Uganda struggling with digital migration
In spite of the deadline for global digital migration in broadcasting being known years ago, and in spite of the massive campaign that the Uganda Communications Commission has done in the count down to the exercise, the country still seems to be struggling with the migration.
The Uganda migration manager, SIGNET, says the switch of from analogue broadcasting to digital broadcasting in the country will be done in three phases. The first phase affected areas in a 60 KM radius of Kampala were switched off on June 17 (2015), the second phase areas affecting areas like Masaka, Hoima, Mbarara, Masindi, Mbale, will be switched off on July 31, while the third and last phase- affecting areas like Soroti, Lira, Rukungiri, Kiboga, Gulu, Kabale, Jinja, among others will be implemented on August 31.
The switch off of the first phase has occasioned a stampede of people seeking to buy digital TV decoders or Digital TV set boxes. The pay TV service providers have witnessed long lines of customers waiting to buy decoders to be able to see pictures on their TVs again.
Recent media reports indicated that the number of set top boxes imported into the country ahead of the migration are much fewer that required by the market. For example, while TV owners in the country are estimated to be close to 4 million, only 300,000 set top boxes have been imported into the country by suppliers licensed by the Uganda Communications Commission.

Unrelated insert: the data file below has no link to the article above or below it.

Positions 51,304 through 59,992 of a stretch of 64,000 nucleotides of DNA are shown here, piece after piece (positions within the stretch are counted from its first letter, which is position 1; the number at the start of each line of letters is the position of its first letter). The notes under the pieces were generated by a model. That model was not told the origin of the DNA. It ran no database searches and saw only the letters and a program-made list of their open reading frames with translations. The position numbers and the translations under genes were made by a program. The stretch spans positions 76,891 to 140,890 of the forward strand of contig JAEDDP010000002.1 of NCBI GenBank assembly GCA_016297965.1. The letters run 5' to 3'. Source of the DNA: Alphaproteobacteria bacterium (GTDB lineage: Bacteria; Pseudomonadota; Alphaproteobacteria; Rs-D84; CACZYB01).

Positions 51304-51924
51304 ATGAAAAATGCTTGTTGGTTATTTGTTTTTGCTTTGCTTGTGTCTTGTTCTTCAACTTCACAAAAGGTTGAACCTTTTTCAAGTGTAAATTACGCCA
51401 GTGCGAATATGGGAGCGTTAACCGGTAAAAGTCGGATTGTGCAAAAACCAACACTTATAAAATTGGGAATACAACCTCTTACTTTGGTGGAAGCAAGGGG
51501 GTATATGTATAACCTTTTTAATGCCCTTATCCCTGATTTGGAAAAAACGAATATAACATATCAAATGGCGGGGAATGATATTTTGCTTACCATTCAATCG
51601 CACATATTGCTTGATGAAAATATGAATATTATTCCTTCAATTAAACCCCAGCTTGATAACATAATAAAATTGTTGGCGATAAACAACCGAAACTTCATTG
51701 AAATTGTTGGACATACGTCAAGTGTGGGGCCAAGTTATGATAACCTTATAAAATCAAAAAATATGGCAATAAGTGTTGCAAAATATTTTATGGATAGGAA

The other complaint has been the cost of the free to air set boxes. A survey done by the Infrastructure Online shows that set top boxes range in prices from Ushs120, 000 (US$40) to Ushs 180,000 (US$60). The cry has been that a majority of Ugandans who own TV sets cannot afford such boxes.
To take advantage of the situation the Pay TV service providers- who are mainly three- DStv /Go TV, Azam TV, Zuku TV and Star Times have slashed down prices for their decoders to encourage many Ugandans to subscribe. All the three have gone on massive campaigns to attract the new desperate potential subscribers. Recent surveys in the country showed that although there are about 4 million TV owners in the country, only about 10 per cent of those can afford pay TV. Pay TVs ordinarily pay between Ushs 20,000 (US$7) to Ushs 300,000 (US$100) for monthly subscription to Pay TV services.
According to UCC, Uganda currently has 24 terrestrial broadcasters; some of them are available on PayTV platform while about 10 of them are not.
In spite of the challenges, SIGNET insists the migration will proceed as planned.